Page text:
Ninth Circuit Rules On Corporate Liability For International Human Rights Violations

On Tuesday, October 25, a divided en banc US Court of Appeals for the Ninth Circuit waded into the muddy waters surrounding the question of whether corporations can be sued in US courts for violations of international human rights norms under the Alien Tort Statute ("ATS"), and muddied them further. In Sarei v. Rio Tinto, No. 02-56256 (9th Cir. October 25, 2011), the court, by a 7 to 3 vote, held that corporations can be held liable under the ATS for certain international law violations, and revived a long-running lawsuit against the UK-based mining multinational for genocide and war crimes, while affirming the dismissal of claims against the company for crimes against humanity and racial discrimination. The court addressed multiple issues regarding the interpretation and application of the ATS, and issued seven concurring and dissenting opinions.

The Ninth Circuit's decision came the week after the US Supreme Court agreed to decide whether corporations can be held liable under the ATS when it agreed to hear Kiobel v. Royal Dutch Petroleum, 621 F.3d 111 (2d Cir. 2010), as we reported here. In deciding Kiobel, the Supreme Court will likely resolve the split between the Second Circuit, which held in Kiobel that corporations cannot be held liable under the ATS, and the Seventh, Eleventh, DC and now Ninth Circuits, which have all held that corporations can be held liable under the ATS.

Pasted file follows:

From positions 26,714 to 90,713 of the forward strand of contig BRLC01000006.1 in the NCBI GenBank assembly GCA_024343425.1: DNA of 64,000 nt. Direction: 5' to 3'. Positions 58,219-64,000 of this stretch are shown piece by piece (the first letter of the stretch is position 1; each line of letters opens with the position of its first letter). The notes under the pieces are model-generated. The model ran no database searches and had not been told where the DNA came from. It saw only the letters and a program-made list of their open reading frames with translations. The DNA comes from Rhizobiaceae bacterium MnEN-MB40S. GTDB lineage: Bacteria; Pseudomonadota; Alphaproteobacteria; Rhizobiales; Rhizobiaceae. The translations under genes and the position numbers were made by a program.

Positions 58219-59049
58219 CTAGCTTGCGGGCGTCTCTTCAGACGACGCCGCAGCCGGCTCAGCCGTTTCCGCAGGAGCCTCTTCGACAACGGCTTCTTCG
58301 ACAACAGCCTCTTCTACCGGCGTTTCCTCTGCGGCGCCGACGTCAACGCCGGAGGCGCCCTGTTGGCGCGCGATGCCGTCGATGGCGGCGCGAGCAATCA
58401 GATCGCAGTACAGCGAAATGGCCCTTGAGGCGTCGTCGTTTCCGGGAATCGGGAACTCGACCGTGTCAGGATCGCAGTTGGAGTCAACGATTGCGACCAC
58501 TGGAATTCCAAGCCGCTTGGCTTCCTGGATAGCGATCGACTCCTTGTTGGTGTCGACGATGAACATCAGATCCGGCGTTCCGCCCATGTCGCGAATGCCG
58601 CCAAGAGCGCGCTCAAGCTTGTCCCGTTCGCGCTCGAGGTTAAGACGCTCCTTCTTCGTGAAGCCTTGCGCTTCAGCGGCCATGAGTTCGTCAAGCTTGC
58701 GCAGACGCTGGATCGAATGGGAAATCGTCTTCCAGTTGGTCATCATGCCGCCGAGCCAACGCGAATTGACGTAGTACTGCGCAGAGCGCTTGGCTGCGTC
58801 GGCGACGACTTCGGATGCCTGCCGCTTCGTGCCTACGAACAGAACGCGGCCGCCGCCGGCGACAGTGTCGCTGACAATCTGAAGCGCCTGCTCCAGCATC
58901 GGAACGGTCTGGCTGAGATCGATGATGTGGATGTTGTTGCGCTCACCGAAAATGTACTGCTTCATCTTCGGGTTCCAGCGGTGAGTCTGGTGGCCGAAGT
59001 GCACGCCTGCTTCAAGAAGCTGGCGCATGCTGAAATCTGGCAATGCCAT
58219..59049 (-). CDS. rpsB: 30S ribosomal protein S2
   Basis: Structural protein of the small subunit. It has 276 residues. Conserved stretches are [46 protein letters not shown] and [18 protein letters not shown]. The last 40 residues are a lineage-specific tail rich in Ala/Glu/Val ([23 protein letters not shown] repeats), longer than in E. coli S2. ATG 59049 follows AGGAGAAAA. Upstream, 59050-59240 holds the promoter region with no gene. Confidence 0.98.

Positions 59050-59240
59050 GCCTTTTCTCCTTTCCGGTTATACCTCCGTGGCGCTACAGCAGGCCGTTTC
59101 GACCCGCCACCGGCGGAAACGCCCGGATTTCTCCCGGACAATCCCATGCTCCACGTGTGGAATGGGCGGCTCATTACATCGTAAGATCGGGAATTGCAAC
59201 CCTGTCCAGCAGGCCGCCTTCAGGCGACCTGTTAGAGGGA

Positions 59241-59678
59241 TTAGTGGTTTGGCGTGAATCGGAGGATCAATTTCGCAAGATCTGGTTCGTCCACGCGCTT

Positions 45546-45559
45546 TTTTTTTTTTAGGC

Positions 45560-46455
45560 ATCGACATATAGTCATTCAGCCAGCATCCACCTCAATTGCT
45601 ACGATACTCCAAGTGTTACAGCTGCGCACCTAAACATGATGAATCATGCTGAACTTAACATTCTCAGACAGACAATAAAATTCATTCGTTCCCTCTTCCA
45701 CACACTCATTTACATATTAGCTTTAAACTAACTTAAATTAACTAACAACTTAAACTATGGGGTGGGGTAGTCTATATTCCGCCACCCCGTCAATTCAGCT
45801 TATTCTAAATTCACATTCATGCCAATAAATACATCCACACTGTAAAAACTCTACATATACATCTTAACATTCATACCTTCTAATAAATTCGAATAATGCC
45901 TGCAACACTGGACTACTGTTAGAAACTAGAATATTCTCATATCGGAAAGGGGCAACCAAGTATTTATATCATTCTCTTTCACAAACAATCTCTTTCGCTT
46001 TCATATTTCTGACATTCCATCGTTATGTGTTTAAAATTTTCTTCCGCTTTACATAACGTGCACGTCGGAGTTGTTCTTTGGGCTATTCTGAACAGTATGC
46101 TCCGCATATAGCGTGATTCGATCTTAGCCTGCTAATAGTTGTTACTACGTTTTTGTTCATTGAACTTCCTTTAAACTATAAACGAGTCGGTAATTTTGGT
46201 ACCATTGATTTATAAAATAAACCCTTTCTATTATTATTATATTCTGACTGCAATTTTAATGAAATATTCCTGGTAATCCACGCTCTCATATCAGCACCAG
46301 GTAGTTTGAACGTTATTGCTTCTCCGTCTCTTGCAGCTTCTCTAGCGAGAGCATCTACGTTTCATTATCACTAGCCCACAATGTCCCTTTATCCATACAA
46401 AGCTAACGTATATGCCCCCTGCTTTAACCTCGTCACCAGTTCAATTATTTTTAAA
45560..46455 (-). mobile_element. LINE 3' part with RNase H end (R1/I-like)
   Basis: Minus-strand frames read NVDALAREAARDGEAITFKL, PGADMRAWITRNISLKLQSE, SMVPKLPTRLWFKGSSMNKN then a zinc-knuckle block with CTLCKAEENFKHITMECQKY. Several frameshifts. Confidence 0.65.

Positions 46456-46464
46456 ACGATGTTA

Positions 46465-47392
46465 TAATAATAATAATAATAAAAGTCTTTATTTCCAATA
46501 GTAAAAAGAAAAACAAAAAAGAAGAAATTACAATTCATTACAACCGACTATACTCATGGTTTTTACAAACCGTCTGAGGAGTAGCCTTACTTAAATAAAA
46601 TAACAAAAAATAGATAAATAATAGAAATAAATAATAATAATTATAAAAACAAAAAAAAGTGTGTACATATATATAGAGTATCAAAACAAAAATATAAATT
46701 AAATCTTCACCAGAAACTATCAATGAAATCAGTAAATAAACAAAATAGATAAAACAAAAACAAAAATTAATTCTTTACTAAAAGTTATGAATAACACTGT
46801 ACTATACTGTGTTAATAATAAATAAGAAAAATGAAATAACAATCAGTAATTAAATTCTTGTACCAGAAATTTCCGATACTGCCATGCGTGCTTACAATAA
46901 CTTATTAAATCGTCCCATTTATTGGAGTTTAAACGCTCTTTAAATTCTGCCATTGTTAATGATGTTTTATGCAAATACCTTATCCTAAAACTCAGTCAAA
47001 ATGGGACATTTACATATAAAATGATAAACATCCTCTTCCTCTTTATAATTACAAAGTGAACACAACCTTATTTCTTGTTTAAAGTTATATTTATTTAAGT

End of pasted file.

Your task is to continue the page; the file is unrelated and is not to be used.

Until the Ninth Circuit's decision on Tuesday, it appeared that the Supreme Court's answer to the question of whether corporations can be held liable under the ATS would depend on how it answered the underlying question of whether the scope of liability for violations of international law is determined by international law itself or by federal common law. In holding that corporations could not be held liable under the ATS, the Second Circuit looked to international law to define the scope of liability. The Seventh, Eleventh and DC Circuits, by contrast, looked to the federal common law in reaching their conclusion that corporations may be held liable.

The Ninth Circuit has now complicated the issue by agreeing with the Second Circuit that international law determines the scope of liability under the ATS, but disagreeing with the Second Circuit about what international law provides. In contrast to the Second Circuit's decision in Kiobel, the Ninth Circuit's Sarei decision concludes that international law does recognize corporate liability, at least with respect to...

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